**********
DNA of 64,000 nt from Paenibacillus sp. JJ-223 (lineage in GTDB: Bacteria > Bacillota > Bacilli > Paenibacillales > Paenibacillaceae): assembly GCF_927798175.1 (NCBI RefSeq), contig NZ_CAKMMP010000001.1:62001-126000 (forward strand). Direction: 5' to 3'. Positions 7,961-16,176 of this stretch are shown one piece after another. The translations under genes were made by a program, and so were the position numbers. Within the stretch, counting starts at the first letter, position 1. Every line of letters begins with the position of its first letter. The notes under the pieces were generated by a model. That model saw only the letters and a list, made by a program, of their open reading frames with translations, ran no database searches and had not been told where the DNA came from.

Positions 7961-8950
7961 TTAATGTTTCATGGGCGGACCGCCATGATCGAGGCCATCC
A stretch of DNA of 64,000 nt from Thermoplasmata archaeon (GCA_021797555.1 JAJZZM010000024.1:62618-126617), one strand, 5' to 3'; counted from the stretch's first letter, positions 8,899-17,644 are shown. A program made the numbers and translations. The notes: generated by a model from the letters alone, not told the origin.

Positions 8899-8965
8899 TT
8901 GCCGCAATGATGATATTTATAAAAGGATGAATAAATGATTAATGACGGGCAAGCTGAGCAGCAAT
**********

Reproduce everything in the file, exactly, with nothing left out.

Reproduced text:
DNA of 64,000 nt from Paenibacillus sp. JJ-223 (lineage in GTDB: Bacteria > Bacillota > Bacilli > Paenibacillales > Paenibacillaceae): assembly GCF_927798175.1 (NCBI RefSeq), contig NZ_CAKMMP010000001.1:62001-126000 (forward strand). Direction: 5' to 3'. Positions 7,961-16,176 of this stretch are shown one piece after another. The translations under genes were made by a program, and so were the position numbers. Within the stretch, counting starts at the first letter, position 1. Every line of letters begins with the position of its first letter. The notes under the pieces were generated by a model. That model saw only the letters and a list, made by a program, of their open reading frames with translations, ran no database searches and had not been told where the DNA came from.

Positions 7961-8950
7961 TTAATGTTTCATGGGCGGACCGCCATGATCGAGGCCATCC
A stretch of DNA of 64,000 nt from Thermoplasmata archaeon (GCA_021797555.1 JAJZZM010000024.1:62618-126617), one strand, 5' to 3'; counted from the stretch's first letter, positions 8,899-17,644 are shown. A program made the numbers and translations. The notes: generated by a model from the letters alone, not told the origin.

Positions 8899-8965
8899 TT
8901 GCCGCAATGATGATATTTATAAAAGGATGAATAAATGATTAATGACGGGCAAGCTGAGCAGCAAT